A lot of people do more than just lock their doors these days. Having some form of prevention against intruders gives people peace of mind.

A popular way to ward off prowlers at night is to light up the place. Modern yard lights automatically come on at night and motion lights come on when movement is detected within a certain radius of the home.

There are also certain thorny plants and bushes recommended for planting below windows for the same purpose. Some homeowners are going high-tech with state-of-the-art security systems that require codes to get in, will speak to you when certain doors are opened, and sound an alarm if an attempted break-in occurs. A growing number of people in our area estabalish home security by chaining and locking gates and posting “No Trespassing,” “Keep Out” or “Violators Will Be Shot” signs at the entrance of their purchased property before their house is even built. Those who prefer safety on the cheap keep a can of pepper spray by the bed.  Still others consider a full gun cabinet their idea of a security system.

In reality, my husband and I are probably just too tight to spend money on any commercial security system but we’ve been completely satisfied with our all-natural, economical, and efficient property protection. It’s our very territorial and protective female Border Collie-Blue Heeler cross named Pepper.

We know someone’s coming into the yard if Pepper alarms us with her barking and tears off in the direction of the approaching vehicle. Pepper heads straight for the driver’s side door, looking more like an alpha male wolf ready to attack than a good-natured companion dog. Visitors lucky enough to catch our ranch security down (AKA deep napping mode on the porch) may manage to get out of their vehicle without her noticing, but it’s seldom they’ll make it as far as the yard gate once their vehicle door shuts.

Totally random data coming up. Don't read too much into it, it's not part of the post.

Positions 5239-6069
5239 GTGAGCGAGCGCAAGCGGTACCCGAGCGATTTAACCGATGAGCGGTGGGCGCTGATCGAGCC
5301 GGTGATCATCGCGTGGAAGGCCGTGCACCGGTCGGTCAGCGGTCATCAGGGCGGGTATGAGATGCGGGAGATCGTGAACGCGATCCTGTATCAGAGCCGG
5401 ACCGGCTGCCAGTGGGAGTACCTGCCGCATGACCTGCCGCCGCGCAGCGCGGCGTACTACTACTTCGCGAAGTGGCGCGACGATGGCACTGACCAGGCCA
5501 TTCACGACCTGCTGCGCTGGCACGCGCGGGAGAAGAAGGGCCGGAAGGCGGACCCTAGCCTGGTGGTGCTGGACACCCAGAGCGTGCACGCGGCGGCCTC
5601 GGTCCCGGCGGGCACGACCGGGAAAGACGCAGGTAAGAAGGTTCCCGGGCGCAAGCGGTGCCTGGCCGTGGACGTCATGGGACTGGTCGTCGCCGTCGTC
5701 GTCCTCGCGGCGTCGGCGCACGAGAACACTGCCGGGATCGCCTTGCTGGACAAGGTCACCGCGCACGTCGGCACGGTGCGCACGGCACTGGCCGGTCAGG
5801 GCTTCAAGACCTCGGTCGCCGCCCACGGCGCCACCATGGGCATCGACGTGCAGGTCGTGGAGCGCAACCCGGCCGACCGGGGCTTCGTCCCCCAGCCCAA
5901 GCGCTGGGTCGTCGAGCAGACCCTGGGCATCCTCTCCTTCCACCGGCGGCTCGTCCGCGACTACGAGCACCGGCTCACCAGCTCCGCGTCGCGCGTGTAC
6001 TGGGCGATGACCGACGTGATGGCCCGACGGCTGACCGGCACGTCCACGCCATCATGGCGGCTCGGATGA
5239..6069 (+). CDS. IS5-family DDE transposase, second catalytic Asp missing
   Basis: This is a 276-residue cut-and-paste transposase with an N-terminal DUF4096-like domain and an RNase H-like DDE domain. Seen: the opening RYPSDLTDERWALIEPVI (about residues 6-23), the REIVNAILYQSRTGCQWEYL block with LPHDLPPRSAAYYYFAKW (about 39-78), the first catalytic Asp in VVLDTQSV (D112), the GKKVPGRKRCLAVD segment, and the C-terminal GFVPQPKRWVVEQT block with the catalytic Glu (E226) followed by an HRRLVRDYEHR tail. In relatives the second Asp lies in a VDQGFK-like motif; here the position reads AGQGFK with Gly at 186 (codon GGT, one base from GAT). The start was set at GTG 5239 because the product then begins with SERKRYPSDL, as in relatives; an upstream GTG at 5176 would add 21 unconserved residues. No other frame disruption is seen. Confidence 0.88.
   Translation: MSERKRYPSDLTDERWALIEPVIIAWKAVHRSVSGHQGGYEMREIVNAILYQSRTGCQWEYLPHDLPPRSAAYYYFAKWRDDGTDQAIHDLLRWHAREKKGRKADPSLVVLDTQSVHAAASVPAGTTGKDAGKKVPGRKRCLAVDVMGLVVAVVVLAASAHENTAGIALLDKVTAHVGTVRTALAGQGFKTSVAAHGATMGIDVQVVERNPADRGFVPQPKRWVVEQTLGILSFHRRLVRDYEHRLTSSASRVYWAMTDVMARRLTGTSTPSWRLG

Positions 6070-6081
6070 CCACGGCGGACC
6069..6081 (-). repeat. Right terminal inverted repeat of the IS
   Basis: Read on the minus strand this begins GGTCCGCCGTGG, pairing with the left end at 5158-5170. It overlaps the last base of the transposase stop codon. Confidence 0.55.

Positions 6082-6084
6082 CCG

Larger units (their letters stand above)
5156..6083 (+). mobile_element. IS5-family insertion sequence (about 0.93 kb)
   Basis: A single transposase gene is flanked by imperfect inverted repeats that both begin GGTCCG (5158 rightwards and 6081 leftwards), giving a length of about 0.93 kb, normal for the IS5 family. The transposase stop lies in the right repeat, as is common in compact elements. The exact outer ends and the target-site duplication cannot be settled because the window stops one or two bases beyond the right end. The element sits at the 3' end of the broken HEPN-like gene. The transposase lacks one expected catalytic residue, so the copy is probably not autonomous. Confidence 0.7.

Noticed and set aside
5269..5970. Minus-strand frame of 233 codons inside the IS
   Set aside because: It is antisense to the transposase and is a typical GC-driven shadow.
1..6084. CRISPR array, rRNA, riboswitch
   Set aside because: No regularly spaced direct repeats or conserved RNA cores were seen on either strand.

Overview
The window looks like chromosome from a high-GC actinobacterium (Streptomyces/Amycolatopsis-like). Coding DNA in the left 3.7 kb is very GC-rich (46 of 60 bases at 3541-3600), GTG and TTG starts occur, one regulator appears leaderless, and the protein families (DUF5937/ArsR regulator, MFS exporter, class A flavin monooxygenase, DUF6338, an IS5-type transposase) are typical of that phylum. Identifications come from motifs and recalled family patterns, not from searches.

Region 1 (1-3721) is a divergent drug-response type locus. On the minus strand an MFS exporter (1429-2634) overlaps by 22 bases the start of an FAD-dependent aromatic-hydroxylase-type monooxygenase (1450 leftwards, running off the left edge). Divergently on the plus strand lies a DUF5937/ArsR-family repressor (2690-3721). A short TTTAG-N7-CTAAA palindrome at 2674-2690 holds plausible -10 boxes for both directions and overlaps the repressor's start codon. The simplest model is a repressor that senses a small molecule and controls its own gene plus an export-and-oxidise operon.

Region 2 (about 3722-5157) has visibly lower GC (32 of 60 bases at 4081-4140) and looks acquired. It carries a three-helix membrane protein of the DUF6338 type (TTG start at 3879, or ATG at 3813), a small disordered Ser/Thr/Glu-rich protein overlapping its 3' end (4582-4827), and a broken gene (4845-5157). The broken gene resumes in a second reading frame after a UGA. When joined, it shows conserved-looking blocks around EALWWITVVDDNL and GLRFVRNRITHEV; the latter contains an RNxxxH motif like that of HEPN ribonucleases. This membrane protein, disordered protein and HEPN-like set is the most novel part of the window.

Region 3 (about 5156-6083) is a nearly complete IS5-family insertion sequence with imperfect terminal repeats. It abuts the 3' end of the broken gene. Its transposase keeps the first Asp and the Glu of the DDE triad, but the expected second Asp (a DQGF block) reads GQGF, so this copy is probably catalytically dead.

Pepper does her job to the point of overkill sometimes and she can be embarrassing when the same friends, neighbors and family visit regularly. It doesn’t matter to her how many times somebody’s showed up here, she greets them the same way every time. I tell people who have never met our dog before, that Pepper won’t bite but they don’t believe me. She needs to investigate all visitors before she lets them through the yard gate. I try explaining that she’s just curious and wants to sniff them in order to find out if there are other dogs in the vehicle, but my words aren’t as convincing as Pepper’s appearance, especially with newcomers. Nonbelievers are hesitant to get out of their car until the kids or I distract our dog away from them. They don’t believe she’s just curious when all they see is a growling, barking dog with her hackles standing straight up and waiting for them to get out. Sometimes Pepper looks as though she could thrash limbs off.

The way she handles people coming in is what I call our “securiosity” system. She’s curious but cautious and protective, and our place is her domain. If she feels it’s being threatened, she’ll guard it accordingly. People who come to our house may not like it, but I love our “securiosity” home protection system.

column originally published August 10-16, 2008

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